The Round-Up November 15th

— Agriculture and Agri-Food Canada was in several places across the country on Wednesday making funding announcements as part of Growing Forward 2.

Ag Minister Gerry Ritz was on hand in Winnipeg to announce the Canola Council of Canada will receive up to $1.2 million to develop an international marketing strategy to increase awareness and familiarity of canola oil’s health and culinary benefits, increase use of canola oil and meal in focus market and promotional approaches in emerging markets.

Alberta based Kinnikinnick Foods Inc. is receiving more than $1 million dollars to help meet the growing demand for gluten-free products.   It is hoped the funding will provide additional markets for producers of egg, flax and other key baking ingredients.   The funding will go towards purchasing and installing equipment to be used to produced gluten-free baked goods.

In Ottawa, the Harper Government announced $125,000 dollars for the Pet Industry Joint Advisory Council of Canada to help develop global markets for pet food producers.   The funding is to be used to build relationships with new and existing buyers and increase the sales, exports, and value of its products overall.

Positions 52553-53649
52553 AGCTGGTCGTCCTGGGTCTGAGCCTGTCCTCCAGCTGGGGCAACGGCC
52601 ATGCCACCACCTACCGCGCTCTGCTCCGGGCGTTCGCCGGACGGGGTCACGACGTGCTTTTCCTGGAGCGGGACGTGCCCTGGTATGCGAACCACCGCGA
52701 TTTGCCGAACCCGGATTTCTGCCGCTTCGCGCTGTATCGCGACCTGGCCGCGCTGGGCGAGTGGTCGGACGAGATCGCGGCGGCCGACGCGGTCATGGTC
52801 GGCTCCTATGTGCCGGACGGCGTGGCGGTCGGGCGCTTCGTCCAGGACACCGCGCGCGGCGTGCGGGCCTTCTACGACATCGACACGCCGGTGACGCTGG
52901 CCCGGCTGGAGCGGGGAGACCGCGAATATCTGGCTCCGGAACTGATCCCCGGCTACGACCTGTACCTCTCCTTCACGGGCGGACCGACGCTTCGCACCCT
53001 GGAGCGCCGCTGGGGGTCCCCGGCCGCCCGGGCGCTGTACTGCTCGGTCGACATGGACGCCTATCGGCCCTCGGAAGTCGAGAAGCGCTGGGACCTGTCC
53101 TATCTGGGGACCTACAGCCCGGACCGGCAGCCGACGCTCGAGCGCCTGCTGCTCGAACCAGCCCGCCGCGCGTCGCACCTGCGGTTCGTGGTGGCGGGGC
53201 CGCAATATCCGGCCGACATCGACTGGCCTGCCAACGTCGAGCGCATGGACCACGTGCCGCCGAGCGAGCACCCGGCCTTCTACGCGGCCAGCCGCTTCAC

On Tuesday, Pulse Canada and Canadian Special Crops Association received $615,000 from the  Agricultural Innovation Program to explore health and nutrition claims and work on developing new ways to increase exports.

—  The world’s largest producer of phytogenic feed additives has discovered a way to curb CO2 emissions.   Austria based Delacon has discovered botanical feed additives could  help farmers raise healthy animals and reduce greenhouse gas and ammonia emissions.  The company claims that a recent scientific study showed that if all poultry and pigs in the world were fed botanical feed additives 29 million tons of CO2 equivalents could be eliminated from the environment each year.  To put it in perspective, that is the carbon foot print of Madrid, Spain.